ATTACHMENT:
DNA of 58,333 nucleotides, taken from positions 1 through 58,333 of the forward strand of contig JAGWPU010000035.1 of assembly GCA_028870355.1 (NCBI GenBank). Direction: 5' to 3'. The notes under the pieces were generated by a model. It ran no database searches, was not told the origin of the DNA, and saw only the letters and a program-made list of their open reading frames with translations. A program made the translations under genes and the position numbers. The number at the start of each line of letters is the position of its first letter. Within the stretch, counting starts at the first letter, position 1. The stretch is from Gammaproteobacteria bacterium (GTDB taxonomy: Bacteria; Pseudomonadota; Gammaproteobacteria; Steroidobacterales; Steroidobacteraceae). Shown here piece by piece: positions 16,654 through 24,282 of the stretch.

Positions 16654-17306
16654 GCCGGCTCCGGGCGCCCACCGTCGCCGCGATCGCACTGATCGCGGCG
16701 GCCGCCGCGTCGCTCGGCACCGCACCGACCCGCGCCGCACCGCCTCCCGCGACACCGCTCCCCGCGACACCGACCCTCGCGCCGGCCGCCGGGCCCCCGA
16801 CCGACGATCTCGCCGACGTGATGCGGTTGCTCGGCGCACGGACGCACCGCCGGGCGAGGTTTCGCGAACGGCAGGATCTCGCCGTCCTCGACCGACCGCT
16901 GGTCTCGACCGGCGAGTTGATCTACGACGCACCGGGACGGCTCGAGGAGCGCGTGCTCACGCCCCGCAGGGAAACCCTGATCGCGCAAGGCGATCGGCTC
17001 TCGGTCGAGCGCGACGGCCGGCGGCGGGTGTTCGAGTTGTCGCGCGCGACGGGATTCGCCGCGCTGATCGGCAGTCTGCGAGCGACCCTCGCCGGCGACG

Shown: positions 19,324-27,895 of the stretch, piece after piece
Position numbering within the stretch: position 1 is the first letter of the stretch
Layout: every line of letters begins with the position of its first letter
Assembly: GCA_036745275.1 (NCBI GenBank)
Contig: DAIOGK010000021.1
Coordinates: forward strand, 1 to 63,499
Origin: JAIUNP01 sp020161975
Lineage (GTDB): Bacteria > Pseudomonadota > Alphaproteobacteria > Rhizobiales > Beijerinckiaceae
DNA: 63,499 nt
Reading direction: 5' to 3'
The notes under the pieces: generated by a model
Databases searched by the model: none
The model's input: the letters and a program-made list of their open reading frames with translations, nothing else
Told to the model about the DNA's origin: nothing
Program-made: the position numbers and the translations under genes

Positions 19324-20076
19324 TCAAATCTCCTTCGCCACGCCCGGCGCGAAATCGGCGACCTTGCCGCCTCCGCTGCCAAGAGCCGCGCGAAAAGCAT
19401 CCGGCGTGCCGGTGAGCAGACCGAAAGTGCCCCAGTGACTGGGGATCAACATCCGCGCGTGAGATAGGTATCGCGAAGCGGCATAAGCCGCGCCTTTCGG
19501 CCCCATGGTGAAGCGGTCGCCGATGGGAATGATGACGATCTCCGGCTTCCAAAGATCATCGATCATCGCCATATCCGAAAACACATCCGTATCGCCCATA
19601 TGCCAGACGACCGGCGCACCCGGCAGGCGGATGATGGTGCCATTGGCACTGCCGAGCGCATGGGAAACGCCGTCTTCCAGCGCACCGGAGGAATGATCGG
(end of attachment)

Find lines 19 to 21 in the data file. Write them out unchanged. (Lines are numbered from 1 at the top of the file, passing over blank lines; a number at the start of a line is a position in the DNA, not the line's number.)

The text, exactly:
Databases searched by the model: none
The model's input: the letters and a program-made list of their open reading frames with translations, nothing else
Told to the model about the DNA's origin: nothing